Saturday, August 24, 2013

Chess in Art Postscript: Themes Like Today Already

This post continues the examination of Yves Marek's book Art échecs et mat (2008) begun last week. We have now got to those themes with a more contemporary genesis and resonance. As last time, as we go along we will cross-reference some of ejh's Chess in Art sequence of 2008, while adding a few (quite a few) observations of our own.

But first let's meet the man himself on YouTube, in an interview with the French online chess magazine Chess and Strategy in 2009. 

Although it is in French, and there is considerable background hubbub, you can get the gist of it. For example he talks about learning chess from his father, and playing it competitively, in Tunisia (where he was sometime co-national champion) at around 0.25; then at 1.11 he mentions Tal with whom he drew in a simul - at which the interviewer sounds both surprised and impressed; at 3.38 Marek mentions Kramnik coming to play at the Sénat, and goes on to refer to Bacrot, Fressinet and Shirov; and at 4.15 the interviewer says "vous avez écrit un super livre" as the front cover appears top right.

(This clip may not show. If not go ) 

M. Marek seems to be saying that in art publishing there have only been chess-art books about the design of chess sets, with precious little about the different ways in which artists have represented the game itself (an omission his book remedies superbly). At 5.01 he mentions "des thématiques" and we're into a brief résumé; at 5.07 we hear "l'Orient et lascivité" (see last week), and he outlines his major proposition, viz that the themes in chess art adapt according to "différentes périodes". This he demonstrates, at 5.19, by helpfully unpacking the theme of "Érotisme", and by coincidence that is where we were going next in our discussion of his book.

In the 18/19th centuries (which is where he starts in the interview, though the book traces the theme further back) the erotic charge - chastely expressed by the standards of today - typically came from the flirtatious play of a young woman and her suitor (either or both possibly in the plural). Flagg (p.65, below left, also commented on here; he was American, but also painted in London) is one among many, and exemplifies Marek's further point that it is often the artful young woman who has the upper hand in the chess and is thus cast in the role of femme fatale - a little frisson for the Victorian male. To show, as Flagg does, two young women in thrall to a young man would, one supposes, have set the pulse racing en plus. Clark's cheeky piece from 1860 (CiA XX, not in the book) is yet more of a tease: a single unchaperoned demoiselle in the company of two chaps; the younger one stealing a clandestine press against her person; she, not as innocent as she would have us believe, more than likely complicit in the manoeuvre.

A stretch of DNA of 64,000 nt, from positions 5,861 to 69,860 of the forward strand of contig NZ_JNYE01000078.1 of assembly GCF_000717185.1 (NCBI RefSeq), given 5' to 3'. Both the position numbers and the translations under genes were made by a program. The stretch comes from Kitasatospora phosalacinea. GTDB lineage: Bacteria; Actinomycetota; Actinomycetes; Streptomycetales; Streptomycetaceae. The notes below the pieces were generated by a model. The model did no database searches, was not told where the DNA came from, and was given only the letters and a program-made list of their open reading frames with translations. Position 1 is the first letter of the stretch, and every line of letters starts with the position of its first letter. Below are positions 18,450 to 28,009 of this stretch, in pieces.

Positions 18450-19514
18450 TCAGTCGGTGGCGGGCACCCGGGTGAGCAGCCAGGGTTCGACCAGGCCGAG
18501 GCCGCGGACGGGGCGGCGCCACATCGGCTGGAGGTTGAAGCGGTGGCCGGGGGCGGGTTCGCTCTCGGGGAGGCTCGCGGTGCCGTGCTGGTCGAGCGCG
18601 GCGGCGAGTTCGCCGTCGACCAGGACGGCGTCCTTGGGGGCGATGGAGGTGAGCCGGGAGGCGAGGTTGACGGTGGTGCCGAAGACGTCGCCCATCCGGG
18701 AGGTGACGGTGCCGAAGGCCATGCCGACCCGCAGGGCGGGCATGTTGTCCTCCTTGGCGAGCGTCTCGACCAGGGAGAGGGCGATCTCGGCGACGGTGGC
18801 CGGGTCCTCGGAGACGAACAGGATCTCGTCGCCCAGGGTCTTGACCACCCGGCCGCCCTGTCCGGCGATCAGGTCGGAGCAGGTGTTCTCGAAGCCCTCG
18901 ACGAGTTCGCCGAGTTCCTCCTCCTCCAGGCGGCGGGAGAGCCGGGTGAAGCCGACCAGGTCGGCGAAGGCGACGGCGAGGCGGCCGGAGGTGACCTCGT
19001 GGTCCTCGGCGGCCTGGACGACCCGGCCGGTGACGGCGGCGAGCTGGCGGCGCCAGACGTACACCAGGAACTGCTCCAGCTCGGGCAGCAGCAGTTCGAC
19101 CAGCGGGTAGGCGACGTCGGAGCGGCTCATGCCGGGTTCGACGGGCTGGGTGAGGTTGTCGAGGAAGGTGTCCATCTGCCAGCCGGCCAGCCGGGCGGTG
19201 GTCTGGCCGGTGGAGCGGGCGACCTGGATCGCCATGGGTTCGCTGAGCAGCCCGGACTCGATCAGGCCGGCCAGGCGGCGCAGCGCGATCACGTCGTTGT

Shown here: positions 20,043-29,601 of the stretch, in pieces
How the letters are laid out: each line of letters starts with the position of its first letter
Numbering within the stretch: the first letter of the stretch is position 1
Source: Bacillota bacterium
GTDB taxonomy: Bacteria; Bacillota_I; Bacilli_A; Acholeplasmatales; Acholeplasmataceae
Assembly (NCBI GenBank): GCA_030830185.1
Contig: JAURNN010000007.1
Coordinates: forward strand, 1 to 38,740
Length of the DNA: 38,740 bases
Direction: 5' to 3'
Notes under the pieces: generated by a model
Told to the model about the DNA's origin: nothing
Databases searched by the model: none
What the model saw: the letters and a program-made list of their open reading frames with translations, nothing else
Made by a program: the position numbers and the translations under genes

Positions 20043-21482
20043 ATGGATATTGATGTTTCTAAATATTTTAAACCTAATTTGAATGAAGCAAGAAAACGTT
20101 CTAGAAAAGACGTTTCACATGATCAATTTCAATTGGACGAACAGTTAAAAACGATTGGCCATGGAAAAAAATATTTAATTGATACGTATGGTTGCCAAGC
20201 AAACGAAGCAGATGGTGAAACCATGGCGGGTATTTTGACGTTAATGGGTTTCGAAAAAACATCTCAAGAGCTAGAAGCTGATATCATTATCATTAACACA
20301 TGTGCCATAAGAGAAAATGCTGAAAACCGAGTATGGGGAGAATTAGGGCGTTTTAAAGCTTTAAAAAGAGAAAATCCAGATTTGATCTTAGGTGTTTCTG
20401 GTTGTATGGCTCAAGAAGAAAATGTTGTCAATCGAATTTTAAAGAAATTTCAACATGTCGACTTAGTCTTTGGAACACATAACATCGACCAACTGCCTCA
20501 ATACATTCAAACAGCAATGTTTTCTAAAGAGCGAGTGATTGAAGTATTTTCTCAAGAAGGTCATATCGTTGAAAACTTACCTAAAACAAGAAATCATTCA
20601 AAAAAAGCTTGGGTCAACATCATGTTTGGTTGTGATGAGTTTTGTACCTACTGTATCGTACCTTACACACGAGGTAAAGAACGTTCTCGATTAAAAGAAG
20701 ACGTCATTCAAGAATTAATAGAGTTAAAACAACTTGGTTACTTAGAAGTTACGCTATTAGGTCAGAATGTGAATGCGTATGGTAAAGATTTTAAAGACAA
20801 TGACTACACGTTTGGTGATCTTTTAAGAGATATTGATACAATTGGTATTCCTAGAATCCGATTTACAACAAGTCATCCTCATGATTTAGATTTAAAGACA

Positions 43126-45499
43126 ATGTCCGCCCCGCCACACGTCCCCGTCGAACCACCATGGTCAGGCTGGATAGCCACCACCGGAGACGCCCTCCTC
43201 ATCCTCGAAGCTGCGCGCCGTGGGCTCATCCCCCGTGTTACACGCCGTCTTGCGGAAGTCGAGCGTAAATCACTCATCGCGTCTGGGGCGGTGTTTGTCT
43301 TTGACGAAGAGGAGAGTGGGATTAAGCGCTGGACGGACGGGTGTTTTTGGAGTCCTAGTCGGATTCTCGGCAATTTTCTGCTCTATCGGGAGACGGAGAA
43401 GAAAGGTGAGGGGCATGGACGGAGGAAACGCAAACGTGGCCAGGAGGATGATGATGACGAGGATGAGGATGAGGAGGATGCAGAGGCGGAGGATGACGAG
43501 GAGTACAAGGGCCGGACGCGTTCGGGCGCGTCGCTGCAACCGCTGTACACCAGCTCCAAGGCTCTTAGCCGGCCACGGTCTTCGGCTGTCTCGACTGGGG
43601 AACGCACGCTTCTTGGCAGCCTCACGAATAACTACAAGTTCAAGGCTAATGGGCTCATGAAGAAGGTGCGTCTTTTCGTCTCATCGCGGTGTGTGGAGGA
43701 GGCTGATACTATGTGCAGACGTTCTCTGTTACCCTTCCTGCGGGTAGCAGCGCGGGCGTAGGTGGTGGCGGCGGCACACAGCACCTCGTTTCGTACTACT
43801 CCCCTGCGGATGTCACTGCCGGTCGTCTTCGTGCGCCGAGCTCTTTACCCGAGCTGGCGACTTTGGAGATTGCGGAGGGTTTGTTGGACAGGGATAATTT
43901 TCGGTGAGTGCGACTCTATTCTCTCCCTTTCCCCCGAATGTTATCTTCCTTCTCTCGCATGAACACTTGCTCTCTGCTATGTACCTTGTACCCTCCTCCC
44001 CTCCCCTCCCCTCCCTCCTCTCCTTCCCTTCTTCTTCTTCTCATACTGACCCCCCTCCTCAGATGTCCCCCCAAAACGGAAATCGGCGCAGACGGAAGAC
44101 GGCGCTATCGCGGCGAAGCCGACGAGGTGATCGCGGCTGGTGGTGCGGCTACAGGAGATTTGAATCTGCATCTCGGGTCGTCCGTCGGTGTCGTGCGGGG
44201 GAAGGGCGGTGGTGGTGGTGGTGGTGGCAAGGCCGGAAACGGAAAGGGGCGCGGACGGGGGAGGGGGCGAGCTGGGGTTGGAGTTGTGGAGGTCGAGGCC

Come the 20th century and not only do we have explicit frankness and nudity (usually female) but, as in Kirchner (p. 68, below centre, also here), women are now side-lined by souped-up chess-males hogging the limelight. This encodes the all-consuming psycho-sexual drama of the era, the Oedipal conflict, as diagnosed by Dr. Freud and expressed in quasi-chessic terms as kill the all-powerful King and possess his Queen, visited upon the hapless male of the species. Marek points out, though, that this doesn't quite fit chess where the Queen is the strongest piece and the game is about hunting down the King; and he, the King, is ranked as the weaker sex in this domain.

Duchamp got in on the act by displaying himself as the masterful hero-chesser in his all too familiar face off with the naked Eve Babitz (pp.74 & 75, see it here) in 1963. We could add that it is confirmation of Marek's point about changing times that now, 50 years later, we see this as tasteless, even if the "liberated" Ms Babitz (herself an artist) was a willing party to those art-shoot shenanigans. A 20 year-old naked female vis a vis 75 year-old male in full chess fatigues reads as pretty tacky, even if Duchamp enjoyed (as it is said) his moment (as he almost certainly did), and even if it was (as claimed by one art institution, for better or for worse) "among the key documentary images of American modern art". The boot is on the other foot in Jennifer Shahade's role reversal (below right) which, without any such fanfare, implicitly asks how Marcel, with his kit on, could have let himself be such a dick. Perhaps I should add here an all-embracing "IMHO".